Charitable donations are a wonderful way to support your local community or national organizations. They’re also an excellent way to lower your tax bill. That’s right – you can help at the same time you save money on taxes. Use these tax tips to make sure you get the most out of all your tax-deductible contributions.

Choose Wisely

Only charitable donations made to qualified organizations are considered tax-deductible contributions. Churches; nonprofit charitable organizations such as the ASPCA; nonprofit education organizations like Savvy Ladies – are examples of qualified organizations.

It’s crucial to verify whether or not the organization is qualified before you make the donation. Three resources you can use to verify an organization’s qualifications are:

  • The EO Select Check tool by the IRS; and/or,
  • GuideStar –You can perform a basic search directly from the GuideStar homepage, but if you sign up for a FREE account, you’ll have access to detailed reports; and/or,
  • Charity Navigator – An independent charity evaluator. Their objective ratings will help you find reputable charities.

Know What You Can’t Deduct

Unfortunately, not all charitable donations are deductible. The following will not qualify as tax-deductible contributions:

  • Donations to specific individuals. We’ve all been asked to donate to a local family’s efforts to rebuild after a fire, or help a local family raise funds to send their sick child to a specialized hospital. By all means, help them. Just know, these types of donations are not tax-deductible.
  • The value of your time or services.
  • Appraisal fees.
  • Qualified charitable distributions from an IRA.
  • Donations to political organizations and candidates.

These are only a sampling of what you cannot deduct. For more information, see Contributions You Can’t Deduct in IRS Publication 526, Charitable Contributions.

Know What You Can Deduct

Many taxpayers overlook qualifying, tax-deductible contributions. Don’t miss out on your chance to maximize your charitable donations this year. Here are a few you may not know about:

  • Volunteers cannot deduct their time, but they may be able to deduct mileage as they perform their role as volunteer.
  • If you volunteer at a hospital or school, you can deduct the mileage for using your car while you’re volunteering.
  • If you donate goods to organizations like Goodwill, you can deduct the mileage to and from your home to that charity store. Keep in mind, the tax-deductible amount of these “good used condition” items is based on fair market value. See IRS Publication 561, Determining the Value of Donated Property for more information.

Know When the Two Overlap

As in most areas of tax law, there are gray areas. The biggest question to ask yourself is, do I benefit from this donation in any way? If you do, then you’ll only be able to deduct the amount of your gift beyond the fair market value of the benefit you’re receiving. Sound confusing? It can be. Here’s an example:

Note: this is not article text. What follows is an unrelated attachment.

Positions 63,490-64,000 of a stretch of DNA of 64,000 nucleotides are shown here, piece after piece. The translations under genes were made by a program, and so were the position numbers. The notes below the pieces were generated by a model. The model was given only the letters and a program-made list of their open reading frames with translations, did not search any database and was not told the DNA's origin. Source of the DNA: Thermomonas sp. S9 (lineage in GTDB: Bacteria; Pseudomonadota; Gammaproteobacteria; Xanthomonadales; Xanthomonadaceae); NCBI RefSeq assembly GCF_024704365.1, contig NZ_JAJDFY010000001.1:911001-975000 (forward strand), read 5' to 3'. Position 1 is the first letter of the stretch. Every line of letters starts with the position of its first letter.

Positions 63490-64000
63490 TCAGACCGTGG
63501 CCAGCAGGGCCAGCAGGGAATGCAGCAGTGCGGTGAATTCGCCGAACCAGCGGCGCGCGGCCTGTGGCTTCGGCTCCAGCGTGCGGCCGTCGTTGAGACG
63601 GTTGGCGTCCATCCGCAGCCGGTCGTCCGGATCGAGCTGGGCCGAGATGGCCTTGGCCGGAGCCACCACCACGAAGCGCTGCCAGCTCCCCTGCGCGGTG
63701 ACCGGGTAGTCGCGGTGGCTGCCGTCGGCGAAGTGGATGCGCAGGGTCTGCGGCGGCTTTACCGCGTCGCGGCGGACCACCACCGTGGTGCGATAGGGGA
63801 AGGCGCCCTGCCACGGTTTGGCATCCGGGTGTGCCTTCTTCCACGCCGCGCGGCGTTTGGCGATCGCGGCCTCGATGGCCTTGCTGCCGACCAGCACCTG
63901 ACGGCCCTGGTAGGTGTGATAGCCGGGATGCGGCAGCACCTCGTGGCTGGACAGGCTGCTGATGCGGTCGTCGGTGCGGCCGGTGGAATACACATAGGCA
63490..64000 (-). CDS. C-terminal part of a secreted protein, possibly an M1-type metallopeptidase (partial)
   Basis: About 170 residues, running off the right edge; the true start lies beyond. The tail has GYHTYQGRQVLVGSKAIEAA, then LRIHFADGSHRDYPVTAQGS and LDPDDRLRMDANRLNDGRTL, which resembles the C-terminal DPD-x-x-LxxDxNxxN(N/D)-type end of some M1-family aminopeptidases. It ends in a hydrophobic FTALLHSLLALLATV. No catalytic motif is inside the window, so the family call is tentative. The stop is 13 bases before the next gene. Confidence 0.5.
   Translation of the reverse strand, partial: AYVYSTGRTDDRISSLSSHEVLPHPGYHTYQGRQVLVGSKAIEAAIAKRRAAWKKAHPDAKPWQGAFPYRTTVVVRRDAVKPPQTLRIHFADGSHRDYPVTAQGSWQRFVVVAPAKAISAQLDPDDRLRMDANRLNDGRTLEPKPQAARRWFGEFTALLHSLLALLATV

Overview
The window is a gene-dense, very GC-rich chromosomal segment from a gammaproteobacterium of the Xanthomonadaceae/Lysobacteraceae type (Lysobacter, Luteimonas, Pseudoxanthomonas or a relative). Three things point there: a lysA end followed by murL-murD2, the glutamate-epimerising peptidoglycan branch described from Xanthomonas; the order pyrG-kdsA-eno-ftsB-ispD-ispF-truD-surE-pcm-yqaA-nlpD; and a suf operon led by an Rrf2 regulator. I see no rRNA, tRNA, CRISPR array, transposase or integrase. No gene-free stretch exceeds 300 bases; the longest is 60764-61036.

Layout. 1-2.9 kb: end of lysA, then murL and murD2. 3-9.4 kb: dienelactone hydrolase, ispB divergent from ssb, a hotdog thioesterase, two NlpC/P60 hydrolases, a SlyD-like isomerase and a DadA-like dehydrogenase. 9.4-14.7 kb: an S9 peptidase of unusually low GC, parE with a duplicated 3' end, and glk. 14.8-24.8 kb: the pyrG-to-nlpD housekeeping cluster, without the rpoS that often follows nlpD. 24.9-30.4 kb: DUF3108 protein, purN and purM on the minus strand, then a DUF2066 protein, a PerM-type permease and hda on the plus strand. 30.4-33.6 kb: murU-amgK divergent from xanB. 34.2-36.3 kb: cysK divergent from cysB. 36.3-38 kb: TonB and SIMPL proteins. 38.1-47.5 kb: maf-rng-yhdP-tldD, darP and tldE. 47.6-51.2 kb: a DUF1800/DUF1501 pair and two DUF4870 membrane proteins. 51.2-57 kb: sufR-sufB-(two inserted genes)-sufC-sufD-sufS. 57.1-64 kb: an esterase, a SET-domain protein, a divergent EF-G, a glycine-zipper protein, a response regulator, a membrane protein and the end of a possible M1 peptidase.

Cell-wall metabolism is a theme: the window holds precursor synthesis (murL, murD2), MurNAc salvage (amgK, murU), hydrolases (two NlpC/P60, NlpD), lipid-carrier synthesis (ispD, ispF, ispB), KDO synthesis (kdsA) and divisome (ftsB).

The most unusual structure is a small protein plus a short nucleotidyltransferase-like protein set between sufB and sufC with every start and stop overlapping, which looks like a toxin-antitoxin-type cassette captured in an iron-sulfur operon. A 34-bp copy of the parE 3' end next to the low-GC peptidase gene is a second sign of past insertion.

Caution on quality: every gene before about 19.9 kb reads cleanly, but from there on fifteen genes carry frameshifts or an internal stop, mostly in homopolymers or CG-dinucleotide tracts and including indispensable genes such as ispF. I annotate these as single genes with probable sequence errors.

EXAMPLE #1: You buy a ticket to your favorite nonprofit’s annual gala. The ticket includes a lovely dinner during the gala. Since you’re receiving something in exchange (dinner) for your donation (ticket price), you can only deduct the difference between the two. Let’s say the ticket was $125; the dinner is valued at $85. This means your total tax-deductible contribution for this fundraiser is $40.

EXAMPLE #2: You enjoy a scrumptious box of Thin Mints® or Samoas® as a loyal supporter of the Girl Scouts of America. Who doesn’t love this kind of win-win situation? But did you know that delicious box of cookie magic isn’t tax-deductible? However, if you pay for the cookies but don’t take them home, or if you buy cookies and donate the box to another nonprofit organization, then you do have a tax-deductible contribution.

Back Up Your Claims

The better prepared you are, the more likely it is you’ll be able to deduct your charitable donations. Another reason that an organized, reliable record-keeping system is a must-have for financial success. Make sure you:

  • Keep the receipts for all of your donations, especially cash donations. This includes any contributions made by check, credit card, automatic withdrawal, or payroll deductions.
  • Make sure the organization sends you an acknowledgment of the donation. Normally, this will look like a “Thank You” letter. Most important is that the organization’s written confirmation include their name, the date of the contribution, and the amount of the contribution.
  • Keep track of the receipts you receive by email for your online tax-deductible contributions. The same goes for any acknowledgments you receive by email. Create a new folder in your email account called Charity or Donations and, whenever you receive an email confirmation or receipt, move it immediately to that new folder.

Important: If you donate more than $250, the organization’s written confirmation must also include a description – cash or of the property donated – and a statement to the effect that you did not receive anything in exchange for your donation.


When in doubt, ask your daily money manager and/or tax professional. They will know whether or not the donation in question is one you can deduct on your tax return.

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